The MICROspikes generate a lot of interest. Whenever I wear mine neighbors and friends comment on and ask me about them (I expect it’s the bright red color that first catches their eyes). Interested people have included hikers, who were happy Yaktrax owners but recently bought their own pairs of MICROspikes after seeing mine; a former outdoor retailer, who went home and checked out Kahtoola online the same day; and an active friend who complained that he’s had to replace several pairs of Yaktrax after wearing them outside while cutting wood or doing other work around his country inn.
Since I haven’t had the opportunity to test the MICROspikes while running or hiking more demanding terrain yet, I can’t attest to their performance under those conditions. However, I anticipate using mine for trail running next winter and taking them along on late fall hikes when crampons are unnecessary, but where I might encounter stretches of icy trail at higher elevations.
And since 2007-08 is their first season of availability I can’t comment on the MICROspikes’ long term-durability. However, after a couple months of regular use mine show no wear and I don’t anticipate any problems.
I’m taking a half star off my rating for one minor reason. The elastomer shoe harness left red stains on the heels of my light tan, Nubuck hiking boots. This doesn’t bother me aesthetically, but might be a minor problem for some.
It should be noted that the MICROspikes are significantly heavier than Yaktrax. My pair of small MICROspikes weighs 11.3 ounces (319 grams) versus 5 ounces (142 grams) for my medium Yaktrak Pros. They also cost twice as much—$59 for MICROspikes versus $30 for Yaktrax Pros. But that higher weight and cost come with far superior performance for more active, demanding winter users.
Yaktrax still have a place for the casual urban walker for whom the heavier, spiked MICROspikes would be overkill. But if you’re a winter trail runner, hiker, or walker who encounters slippery ice or snow, but doesn’t need crampons, you should check out the MICROspikes for their aggressive, secure traction and ease of use.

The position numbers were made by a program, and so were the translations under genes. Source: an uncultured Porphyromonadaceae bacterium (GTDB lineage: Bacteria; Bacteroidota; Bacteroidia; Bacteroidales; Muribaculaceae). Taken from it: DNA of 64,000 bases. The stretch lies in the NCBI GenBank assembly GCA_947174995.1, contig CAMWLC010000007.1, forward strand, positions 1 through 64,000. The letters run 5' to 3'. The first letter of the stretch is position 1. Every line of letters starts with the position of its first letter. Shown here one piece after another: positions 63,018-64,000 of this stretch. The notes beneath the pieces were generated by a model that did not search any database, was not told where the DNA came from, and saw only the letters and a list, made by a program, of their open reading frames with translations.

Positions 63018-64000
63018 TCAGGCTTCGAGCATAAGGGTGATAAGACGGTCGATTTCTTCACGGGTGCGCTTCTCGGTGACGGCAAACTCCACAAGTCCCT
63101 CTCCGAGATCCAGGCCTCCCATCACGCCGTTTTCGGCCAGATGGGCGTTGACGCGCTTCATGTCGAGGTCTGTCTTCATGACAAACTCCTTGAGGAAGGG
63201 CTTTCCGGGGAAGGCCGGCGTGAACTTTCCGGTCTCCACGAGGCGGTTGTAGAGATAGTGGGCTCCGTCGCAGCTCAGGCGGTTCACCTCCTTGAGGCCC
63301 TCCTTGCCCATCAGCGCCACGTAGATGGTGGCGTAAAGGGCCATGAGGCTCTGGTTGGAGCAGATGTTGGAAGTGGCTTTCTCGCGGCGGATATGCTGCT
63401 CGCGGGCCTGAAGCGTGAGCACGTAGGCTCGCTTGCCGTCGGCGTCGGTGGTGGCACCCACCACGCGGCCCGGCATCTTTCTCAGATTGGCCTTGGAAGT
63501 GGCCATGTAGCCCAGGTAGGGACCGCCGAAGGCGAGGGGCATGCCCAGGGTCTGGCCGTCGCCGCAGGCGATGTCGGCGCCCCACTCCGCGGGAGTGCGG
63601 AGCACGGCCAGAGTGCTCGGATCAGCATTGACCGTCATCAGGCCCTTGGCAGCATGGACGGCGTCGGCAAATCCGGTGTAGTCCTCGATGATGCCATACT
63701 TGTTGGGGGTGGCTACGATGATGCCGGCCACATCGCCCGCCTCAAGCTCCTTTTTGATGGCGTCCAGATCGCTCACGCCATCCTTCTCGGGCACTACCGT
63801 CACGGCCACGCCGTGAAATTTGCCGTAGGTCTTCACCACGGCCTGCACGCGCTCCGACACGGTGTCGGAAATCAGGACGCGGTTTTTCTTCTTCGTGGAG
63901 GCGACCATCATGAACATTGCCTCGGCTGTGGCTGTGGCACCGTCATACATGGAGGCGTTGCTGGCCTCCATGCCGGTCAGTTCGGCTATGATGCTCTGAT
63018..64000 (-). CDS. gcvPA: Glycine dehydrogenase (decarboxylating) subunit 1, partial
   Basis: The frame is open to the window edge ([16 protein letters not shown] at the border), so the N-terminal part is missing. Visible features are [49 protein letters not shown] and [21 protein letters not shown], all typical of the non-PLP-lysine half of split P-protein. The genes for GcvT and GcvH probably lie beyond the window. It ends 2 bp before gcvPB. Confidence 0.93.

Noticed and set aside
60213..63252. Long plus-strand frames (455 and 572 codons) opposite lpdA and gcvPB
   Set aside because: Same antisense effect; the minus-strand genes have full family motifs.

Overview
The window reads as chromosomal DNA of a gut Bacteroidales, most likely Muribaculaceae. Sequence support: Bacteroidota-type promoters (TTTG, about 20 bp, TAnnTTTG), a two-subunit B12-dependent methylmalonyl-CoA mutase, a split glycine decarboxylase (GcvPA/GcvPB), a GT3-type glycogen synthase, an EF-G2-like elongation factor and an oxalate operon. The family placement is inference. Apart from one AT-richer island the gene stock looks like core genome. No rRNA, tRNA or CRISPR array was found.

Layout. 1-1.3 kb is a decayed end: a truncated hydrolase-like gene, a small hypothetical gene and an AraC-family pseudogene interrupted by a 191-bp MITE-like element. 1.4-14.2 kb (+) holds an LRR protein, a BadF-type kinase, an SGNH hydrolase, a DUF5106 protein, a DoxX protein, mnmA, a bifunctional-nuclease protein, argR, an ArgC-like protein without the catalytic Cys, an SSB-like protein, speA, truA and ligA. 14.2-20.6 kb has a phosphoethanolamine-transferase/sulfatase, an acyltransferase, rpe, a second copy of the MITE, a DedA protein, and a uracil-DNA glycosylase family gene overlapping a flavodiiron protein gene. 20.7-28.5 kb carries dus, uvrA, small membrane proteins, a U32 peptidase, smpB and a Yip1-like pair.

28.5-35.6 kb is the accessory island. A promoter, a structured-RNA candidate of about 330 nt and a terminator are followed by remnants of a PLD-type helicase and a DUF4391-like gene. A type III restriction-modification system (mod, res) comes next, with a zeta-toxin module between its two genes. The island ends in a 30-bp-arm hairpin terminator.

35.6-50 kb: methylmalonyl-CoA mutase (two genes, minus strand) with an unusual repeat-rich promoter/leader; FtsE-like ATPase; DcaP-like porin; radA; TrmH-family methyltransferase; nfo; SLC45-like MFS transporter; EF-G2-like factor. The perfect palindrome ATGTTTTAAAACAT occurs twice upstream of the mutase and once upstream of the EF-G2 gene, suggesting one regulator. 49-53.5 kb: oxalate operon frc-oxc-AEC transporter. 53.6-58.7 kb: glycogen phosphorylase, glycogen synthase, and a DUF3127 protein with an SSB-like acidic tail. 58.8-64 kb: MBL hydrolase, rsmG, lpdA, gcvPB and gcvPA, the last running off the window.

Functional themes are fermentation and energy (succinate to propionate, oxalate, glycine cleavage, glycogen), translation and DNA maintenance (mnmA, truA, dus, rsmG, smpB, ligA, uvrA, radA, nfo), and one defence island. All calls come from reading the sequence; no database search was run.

Ultimately, Kahtoola’s MICROspikes work as claimed and I’m very happy with mine. They’re a simple, trustworthy piece of gear I expect to put through their paces even further next winter.
March 28, 2008 Update
Just a short update: Today when I used the Microspikes in temps just above freezing I had a bit of snowballing underfoot. This is the first and only time this has happened, but I had to periodically wack my feet together to dislodge the snow, which was a little annoying.
I was walking over a layer of about an inch of fresh snow on top of heavier wet snow in warmer (around or just above freezing) temperatures. This seemed to be the optimum conditions for snowballing to occur. Other than this one-time episode, the Microspikes are still working very well.
Microspikes are in my pack every winter. The rubber stays flexible in cold, the spikes are good and long, and they fit over my size 14 boots. A bit hard to pull on, but that means they don't shift on inclines either.